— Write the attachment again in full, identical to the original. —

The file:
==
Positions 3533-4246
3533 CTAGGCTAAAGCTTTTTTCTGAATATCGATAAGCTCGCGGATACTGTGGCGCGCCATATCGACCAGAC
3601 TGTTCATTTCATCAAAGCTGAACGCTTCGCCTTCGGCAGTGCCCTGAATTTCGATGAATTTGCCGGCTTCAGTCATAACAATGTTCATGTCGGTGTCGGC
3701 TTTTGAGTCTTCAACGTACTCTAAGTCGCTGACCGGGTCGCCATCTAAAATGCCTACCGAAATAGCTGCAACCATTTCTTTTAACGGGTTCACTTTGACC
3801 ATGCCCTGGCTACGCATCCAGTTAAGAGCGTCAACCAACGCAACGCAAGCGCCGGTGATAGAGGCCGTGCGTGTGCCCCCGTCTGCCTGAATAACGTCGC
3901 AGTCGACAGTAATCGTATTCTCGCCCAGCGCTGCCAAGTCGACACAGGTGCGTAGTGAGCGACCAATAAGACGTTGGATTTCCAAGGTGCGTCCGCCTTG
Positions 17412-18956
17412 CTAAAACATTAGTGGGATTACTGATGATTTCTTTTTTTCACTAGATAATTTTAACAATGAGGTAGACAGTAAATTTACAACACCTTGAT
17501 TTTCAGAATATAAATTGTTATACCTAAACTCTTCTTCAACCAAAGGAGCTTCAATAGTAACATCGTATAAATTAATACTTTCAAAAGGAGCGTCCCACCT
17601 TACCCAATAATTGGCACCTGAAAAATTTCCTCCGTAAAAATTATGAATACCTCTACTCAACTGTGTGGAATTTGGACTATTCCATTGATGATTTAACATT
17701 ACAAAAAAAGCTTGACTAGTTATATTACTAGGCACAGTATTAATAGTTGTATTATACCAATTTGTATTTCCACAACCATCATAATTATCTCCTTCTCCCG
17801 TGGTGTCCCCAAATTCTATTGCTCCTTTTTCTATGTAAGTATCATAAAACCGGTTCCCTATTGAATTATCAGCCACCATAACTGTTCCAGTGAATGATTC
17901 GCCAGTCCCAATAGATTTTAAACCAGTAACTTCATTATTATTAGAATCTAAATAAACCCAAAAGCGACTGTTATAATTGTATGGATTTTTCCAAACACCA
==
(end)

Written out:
Positions 3533-4246
3533 CTAGGCTAAAGCTTTTTTCTGAATATCGATAAGCTCGCGGATACTGTGGCGCGCCATATCGACCAGAC
3601 TGTTCATTTCATCAAAGCTGAACGCTTCGCCTTCGGCAGTGCCCTGAATTTCGATGAATTTGCCGGCTTCAGTCATAACAATGTTCATGTCGGTGTCGGC
3701 TTTTGAGTCTTCAACGTACTCTAAGTCGCTGACCGGGTCGCCATCTAAAATGCCTACCGAAATAGCTGCAACCATTTCTTTTAACGGGTTCACTTTGACC
3801 ATGCCCTGGCTACGCATCCAGTTAAGAGCGTCAACCAACGCAACGCAAGCGCCGGTGATAGAGGCCGTGCGTGTGCCCCCGTCTGCCTGAATAACGTCGC
3901 AGTCGACAGTAATCGTATTCTCGCCCAGCGCTGCCAAGTCGACACAGGTGCGTAGTGAGCGACCAATAAGACGTTGGATTTCCAAGGTGCGTCCGCCTTG
Positions 17412-18956
17412 CTAAAACATTAGTGGGATTACTGATGATTTCTTTTTTTCACTAGATAATTTTAACAATGAGGTAGACAGTAAATTTACAACACCTTGAT
17501 TTTCAGAATATAAATTGTTATACCTAAACTCTTCTTCAACCAAAGGAGCTTCAATAGTAACATCGTATAAATTAATACTTTCAAAAGGAGCGTCCCACCT
17601 TACCCAATAATTGGCACCTGAAAAATTTCCTCCGTAAAAATTATGAATACCTCTACTCAACTGTGTGGAATTTGGACTATTCCATTGATGATTTAACATT
17701 ACAAAAAAAGCTTGACTAGTTATATTACTAGGCACAGTATTAATAGTTGTATTATACCAATTTGTATTTCCACAACCATCATAATTATCTCCTTCTCCCG
17801 TGGTGTCCCCAAATTCTATTGCTCCTTTTTCTATGTAAGTATCATAAAACCGGTTCCCTATTGAATTATCAGCCACCATAACTGTTCCAGTGAATGATTC
17901 GCCAGTCCCAATAGATTTTAAACCAGTAACTTCATTATTATTAGAATCTAAATAAACCCAAAAGCGACTGTTATAATTGTATGGATTTTTCCAAACACCA